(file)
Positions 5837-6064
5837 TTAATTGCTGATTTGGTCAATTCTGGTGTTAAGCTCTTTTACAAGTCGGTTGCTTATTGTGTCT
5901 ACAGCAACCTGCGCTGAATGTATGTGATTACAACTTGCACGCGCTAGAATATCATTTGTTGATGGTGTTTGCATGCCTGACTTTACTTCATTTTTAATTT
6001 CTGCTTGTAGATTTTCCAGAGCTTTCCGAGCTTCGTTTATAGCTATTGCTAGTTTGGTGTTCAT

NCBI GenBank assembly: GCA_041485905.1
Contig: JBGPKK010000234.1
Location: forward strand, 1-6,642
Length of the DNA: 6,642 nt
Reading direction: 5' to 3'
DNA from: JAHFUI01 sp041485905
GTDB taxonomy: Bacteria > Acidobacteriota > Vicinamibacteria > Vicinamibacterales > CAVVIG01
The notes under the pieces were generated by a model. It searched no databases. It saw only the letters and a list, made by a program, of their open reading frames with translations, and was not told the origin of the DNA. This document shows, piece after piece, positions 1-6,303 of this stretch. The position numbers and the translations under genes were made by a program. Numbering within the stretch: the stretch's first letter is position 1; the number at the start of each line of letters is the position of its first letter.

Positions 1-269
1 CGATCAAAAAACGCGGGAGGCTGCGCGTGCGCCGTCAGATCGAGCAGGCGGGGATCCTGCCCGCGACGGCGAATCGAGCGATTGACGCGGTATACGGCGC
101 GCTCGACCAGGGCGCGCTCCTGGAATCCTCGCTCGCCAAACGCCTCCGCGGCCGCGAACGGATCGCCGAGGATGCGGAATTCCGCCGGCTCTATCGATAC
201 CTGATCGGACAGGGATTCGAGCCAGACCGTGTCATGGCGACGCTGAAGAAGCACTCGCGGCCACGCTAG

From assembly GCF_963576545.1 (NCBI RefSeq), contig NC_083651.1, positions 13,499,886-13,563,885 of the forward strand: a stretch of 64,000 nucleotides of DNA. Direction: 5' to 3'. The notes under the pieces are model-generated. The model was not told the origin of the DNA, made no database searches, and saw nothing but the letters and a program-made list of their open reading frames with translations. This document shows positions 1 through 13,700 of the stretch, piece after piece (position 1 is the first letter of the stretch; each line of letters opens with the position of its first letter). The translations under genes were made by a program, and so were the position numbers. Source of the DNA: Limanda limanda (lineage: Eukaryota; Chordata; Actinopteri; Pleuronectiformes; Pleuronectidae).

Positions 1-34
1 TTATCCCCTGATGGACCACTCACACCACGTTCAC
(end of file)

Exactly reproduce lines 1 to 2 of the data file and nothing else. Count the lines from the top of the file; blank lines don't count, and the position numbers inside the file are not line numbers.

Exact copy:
Positions 5837-6064
5837 TTAATTGCTGATTTGGTCAATTCTGGTGTTAAGCTCTTTTACAAGTCGGTTGCTTATTGTGTCT